Pushed to buy time until better solutions emerge to stall climate change, some want to embrace solar geoengineering and artificially dim the sun’s radiative force, but studies have shown that this could disrupt monsoon rains and, in parts of Asia and Africa, ravage rain-fed crops that feed hundreds of millions of people.

Some want to embrace solar geoengineering and artificially dim the sun’s radiative force, but studies have shown this could disrupt monsoon rains.

Mohamed Chebaro

The UN’s Intergovernmental Panel on Climate Change said in a recent assessment that “stratospheric sulfate injection weakens the African and Asian summer monsoons and causes drought in the Amazon as well.” Though some regions could benefit from this technology, such as by curtailing the risk of drought in southern Africa, scientists have been worried about the so-called termination shock in case seeding the atmosphere with sun-blocking particles was to stop suddenly, which could lead to a rapid surface temperature increase, according to the IPCC.
Solar radiation modification would also do nothing to stop the continuing buildup of atmospheric carbon dioxide, which is literally changing the chemistry of the oceans.
In short, reversing climate change cannot be done through science and technology alone or by governments acting on their own. And this burden should also not fall on unsupported farmers or consumers alone.
But the clock is ticking and I did come across a more hopeful template that might offer some potentially positive news. In the Middle East, climate change has been hitting all countries hard. Since the 1950s, average temperatures in the Eastern Mediterranean have risen by 2 C, with another 4 C increase likely by the end of the century. However, an initiative between Jordan, Israel and Palestine has come up with a down-to-earth solution called the “Green Blue Deal.” The green part will aim to provide clean energy and reduce emissions through the use of solar farming. The blue of the deal refers to water, whose supply is becoming shorter across the region, with a 40 percent decrease in rainfall expected by the end of the century, according to recent modeling.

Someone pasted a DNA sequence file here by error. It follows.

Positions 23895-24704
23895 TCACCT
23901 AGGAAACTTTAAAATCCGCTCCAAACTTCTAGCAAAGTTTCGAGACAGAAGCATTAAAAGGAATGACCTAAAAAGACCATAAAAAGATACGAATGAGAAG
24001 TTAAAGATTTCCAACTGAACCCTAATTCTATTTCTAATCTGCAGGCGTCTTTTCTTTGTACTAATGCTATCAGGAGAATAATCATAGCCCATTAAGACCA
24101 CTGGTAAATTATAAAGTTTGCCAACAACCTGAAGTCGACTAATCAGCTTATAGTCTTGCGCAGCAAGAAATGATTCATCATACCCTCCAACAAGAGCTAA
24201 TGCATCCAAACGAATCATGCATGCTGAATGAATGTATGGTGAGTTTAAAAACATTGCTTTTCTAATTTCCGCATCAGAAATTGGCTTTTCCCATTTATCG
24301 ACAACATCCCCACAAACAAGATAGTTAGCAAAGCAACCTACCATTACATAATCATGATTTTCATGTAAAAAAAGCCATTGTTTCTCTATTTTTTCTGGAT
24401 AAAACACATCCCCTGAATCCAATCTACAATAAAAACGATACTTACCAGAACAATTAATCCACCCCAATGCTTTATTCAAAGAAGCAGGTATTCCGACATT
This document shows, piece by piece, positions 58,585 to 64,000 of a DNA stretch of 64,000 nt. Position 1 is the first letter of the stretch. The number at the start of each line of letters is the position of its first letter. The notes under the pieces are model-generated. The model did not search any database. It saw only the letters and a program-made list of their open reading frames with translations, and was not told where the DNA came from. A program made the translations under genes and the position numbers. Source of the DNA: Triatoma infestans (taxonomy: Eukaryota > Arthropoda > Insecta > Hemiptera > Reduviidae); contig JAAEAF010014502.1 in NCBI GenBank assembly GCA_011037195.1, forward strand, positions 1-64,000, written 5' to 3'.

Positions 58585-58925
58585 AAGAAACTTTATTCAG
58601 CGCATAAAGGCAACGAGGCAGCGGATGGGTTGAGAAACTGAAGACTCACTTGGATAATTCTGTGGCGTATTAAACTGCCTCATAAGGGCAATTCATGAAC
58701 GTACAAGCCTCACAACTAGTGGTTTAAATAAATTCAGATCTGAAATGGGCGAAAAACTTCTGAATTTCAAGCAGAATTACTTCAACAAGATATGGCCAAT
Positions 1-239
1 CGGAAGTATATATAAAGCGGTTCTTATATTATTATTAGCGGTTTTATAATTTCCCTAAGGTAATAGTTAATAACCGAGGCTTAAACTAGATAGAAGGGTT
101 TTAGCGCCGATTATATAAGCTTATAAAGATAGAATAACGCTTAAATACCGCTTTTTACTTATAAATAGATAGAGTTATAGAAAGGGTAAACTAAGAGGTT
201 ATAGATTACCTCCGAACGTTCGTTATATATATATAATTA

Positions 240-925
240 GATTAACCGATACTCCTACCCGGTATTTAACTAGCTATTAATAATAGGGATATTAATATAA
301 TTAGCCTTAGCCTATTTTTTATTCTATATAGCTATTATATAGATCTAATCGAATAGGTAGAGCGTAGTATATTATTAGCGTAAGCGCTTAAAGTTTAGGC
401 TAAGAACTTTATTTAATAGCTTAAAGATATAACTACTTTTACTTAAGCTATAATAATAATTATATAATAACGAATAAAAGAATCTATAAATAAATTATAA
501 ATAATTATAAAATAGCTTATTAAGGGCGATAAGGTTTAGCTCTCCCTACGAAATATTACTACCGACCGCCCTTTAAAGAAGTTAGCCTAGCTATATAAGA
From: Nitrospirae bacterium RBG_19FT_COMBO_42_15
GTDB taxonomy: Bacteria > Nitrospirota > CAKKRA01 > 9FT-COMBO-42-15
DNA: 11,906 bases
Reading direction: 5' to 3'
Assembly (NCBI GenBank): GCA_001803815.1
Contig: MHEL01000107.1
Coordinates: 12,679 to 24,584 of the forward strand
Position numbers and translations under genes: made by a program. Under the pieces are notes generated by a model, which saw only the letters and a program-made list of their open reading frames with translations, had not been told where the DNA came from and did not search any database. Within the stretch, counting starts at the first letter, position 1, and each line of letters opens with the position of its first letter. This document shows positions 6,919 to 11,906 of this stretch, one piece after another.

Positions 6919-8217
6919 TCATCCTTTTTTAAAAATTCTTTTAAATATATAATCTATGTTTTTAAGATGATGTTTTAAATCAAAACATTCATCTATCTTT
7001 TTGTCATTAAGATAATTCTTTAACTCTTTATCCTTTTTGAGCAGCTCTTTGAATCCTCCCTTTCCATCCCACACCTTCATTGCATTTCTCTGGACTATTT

The deal consists of the three entities working together, using Jordan’s vast swath of sunny lands to produce power and take it to the Palestinian territories and Israel’s grid. In return, Jordan will get cheaply produced desalinated water from plants built on the Mediterranean coastline of its neighbors that are powered by solar energy.
Yes, there will be many challenges to overcome in a polarized region like the Middle East. But solving the problem of climate change might bring people together, through a bit of science and technology, some behavioral adjustment and a lot of goodwill. Raising hopes of protecting the planet through technological quick fixes can only mislead society and disincentivize governments and businesses to do their utmost to achieve decarbonization or carbon neutrality as soon as possible.

  • Mohamed Chebaro is a British-Lebanese journalist, media consultant and trainer with more than 25 years’ experience covering war, terrorism, defense, current affairs and diplomacy.
Disclaimer: Views expressed by writers in this section are their own and do not necessarily reflect Arab News' point of view